49ers, Chiefs face a unique Super Bowl experience

Tom Coughlin felt that New York vs. New England was a completely different game. The Giants stunned the Patriots 18-0 in Super Bowl XLII, but the architect of the defensive effort that nullified the league's top offense — defensive coordinator Steve Spagnuolo, who will be on the Chiefs' sideline on Sunday — has departed to become the head coach of the St. Louis Rams. Perry Fewell was the rematch coordinator four years later, and by then, the Giants' offense had helped Big Blue become a more balanced team. Michael Strahan retired, but Victor Cruz arrived.

“The main difference between us is that we were playing against a team that many said was the greatest offensive machine in the history of professional football,” Coughlin said. “They were still a very good football team 46 years ago. You go back, but you go back for certain things you want to see. You have to apply everything to the team you have now. You might learn something about how they try.” “To attack, just from a philosophical perspective, but you sit down and look at your employees and see are you plus or minus in each position. And you try to come up with what advantages you have now.”

In both seasons that the Giants and Patriots met in the Super Bowl, they also faced off in the regular season. The first time, in 2007, the Giants lost at home by three points in the regular season finale. Because they chose to no Rested at first (although the game had no impact on playoff seedings) and playing the Patriots very closely, the 38-35 loss actually gave the G-Men a huge dose of confidence as they went into the Super Bowl as one of the biggest underdogs in the history of the game. the address. In 2011, the Giants beat the Patriots in Foxboro in the regular season, forcing four turnovers, getting two sacks and winning despite having fewer offensive yards. But just as important this season was New York having to win the final two games of the regular season to take the NFC East and get into the postseason. By the time the playoffs started, the Giants had already played two games, and their confidence grew with each one.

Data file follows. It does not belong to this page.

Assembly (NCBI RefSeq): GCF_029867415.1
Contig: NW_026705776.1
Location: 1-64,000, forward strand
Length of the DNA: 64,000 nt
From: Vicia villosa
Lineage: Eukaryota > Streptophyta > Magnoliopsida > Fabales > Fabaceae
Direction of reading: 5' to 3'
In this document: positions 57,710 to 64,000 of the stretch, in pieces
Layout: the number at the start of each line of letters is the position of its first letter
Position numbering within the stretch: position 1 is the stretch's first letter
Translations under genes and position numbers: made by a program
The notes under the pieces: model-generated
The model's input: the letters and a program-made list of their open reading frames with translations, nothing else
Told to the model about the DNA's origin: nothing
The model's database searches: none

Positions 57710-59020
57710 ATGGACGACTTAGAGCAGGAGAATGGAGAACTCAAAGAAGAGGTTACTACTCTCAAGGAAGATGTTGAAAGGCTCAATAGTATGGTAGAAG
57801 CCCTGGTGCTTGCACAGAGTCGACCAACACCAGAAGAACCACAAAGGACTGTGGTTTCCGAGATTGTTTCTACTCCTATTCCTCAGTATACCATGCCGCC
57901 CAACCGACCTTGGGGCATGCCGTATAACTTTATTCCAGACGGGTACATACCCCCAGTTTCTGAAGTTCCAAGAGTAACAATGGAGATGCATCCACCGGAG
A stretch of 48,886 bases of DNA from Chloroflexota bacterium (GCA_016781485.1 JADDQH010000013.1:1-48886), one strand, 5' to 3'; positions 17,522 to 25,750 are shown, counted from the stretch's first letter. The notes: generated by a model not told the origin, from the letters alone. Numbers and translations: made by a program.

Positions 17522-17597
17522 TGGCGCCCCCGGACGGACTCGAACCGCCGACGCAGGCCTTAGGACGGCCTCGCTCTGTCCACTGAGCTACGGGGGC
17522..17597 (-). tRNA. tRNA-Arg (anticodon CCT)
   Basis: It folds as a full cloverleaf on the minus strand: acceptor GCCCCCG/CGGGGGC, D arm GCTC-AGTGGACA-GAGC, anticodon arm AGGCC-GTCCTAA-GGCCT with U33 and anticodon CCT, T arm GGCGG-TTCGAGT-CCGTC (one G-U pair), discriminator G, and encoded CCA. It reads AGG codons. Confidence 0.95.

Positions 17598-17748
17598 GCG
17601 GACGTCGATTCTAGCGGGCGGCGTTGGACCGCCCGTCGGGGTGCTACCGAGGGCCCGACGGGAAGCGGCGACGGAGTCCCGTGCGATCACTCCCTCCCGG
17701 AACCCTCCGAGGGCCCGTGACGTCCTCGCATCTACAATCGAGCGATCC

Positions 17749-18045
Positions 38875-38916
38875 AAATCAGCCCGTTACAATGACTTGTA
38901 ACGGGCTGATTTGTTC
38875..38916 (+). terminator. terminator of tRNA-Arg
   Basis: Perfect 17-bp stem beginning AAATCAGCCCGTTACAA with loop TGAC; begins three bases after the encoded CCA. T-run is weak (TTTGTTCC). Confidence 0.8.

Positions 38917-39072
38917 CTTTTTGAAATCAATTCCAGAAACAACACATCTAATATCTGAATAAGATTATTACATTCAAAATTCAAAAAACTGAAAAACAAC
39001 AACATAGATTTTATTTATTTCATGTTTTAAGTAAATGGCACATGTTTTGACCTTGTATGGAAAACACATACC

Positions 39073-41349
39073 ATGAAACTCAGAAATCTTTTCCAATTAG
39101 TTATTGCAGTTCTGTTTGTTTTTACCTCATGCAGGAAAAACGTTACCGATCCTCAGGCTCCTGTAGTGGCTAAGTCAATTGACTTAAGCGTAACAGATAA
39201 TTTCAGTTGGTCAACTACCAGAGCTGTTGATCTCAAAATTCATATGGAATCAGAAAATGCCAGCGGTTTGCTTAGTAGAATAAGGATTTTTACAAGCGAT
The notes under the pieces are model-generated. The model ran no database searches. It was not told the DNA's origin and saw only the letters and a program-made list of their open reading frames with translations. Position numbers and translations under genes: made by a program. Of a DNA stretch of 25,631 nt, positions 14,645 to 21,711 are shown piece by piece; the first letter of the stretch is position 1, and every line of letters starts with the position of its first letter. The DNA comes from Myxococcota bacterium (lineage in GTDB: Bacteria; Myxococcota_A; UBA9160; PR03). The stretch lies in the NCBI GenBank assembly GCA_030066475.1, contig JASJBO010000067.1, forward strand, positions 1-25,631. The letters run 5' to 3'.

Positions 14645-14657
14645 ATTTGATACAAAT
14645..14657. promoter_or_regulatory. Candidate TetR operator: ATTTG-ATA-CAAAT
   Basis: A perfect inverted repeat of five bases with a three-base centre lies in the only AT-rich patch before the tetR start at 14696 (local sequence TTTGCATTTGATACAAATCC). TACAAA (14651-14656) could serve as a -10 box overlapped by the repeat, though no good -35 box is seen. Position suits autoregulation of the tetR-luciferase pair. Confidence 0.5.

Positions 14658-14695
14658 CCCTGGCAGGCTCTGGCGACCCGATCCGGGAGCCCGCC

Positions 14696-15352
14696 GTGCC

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“We played them earlier in the year when they were at home, but every game is a new game,” Coughlin said. “(Tom) Brady gets a safety in the end zone to start the game. 42 is David Terry's catch. At 46, maybe Better throwing and catchingAnd if Patrick Chung gets his face in front of Mario Manningham, that ball will be kicked out.”

Both games ended with Brady trying to pull off a comeback victory in the final seconds, though Coughlin remembers the end of Super Bowl XLVI — with Brady barely making a Hail Mary to the end zone — as feeling much different than in their first meeting, when pressure led Brady needs to pin the Patriots deep into their territory.

“He's almost at midfield, throwing missiles,” Coughlin said of the end of the rematch. “I couldn't even see. People came out onto the field to see the end. I got hit in the back of the head as hard as I've been hit in a while.”

Like Coughlin's Giants, the 49ers enter Sunday's game with a different defensive coordinator than they had in their first meeting with the Chiefs — Steve Wilks in place of Robert Saleh, who is now the head coach of the New York Jets. But more importantly, Brock Purdy has replaced Jimmy Garoppolo at quarterback, and the 49ers have added two of their most dynamic offensive weapons — RB Christian McCaffrey and WR Brandon Aiyuk — in the years since Super Bowl LIV.

“The challenge in the extra week is that teams are able to mix things up a little bit,” Aikman said. “As coaches, they risk changing things and spoiling their team. But you always have to have some wrinkles. I imagine both of them will have something in attack and defence, and they will show an unexplored appearance in the game.”

But the biggest difference may be Purdy.

“Kyle finally has a quarterback he can trust,” Aikman said.

This could be the wrinkle that allows Shanahan to finally change history — his history and the history of the Super Bowl.

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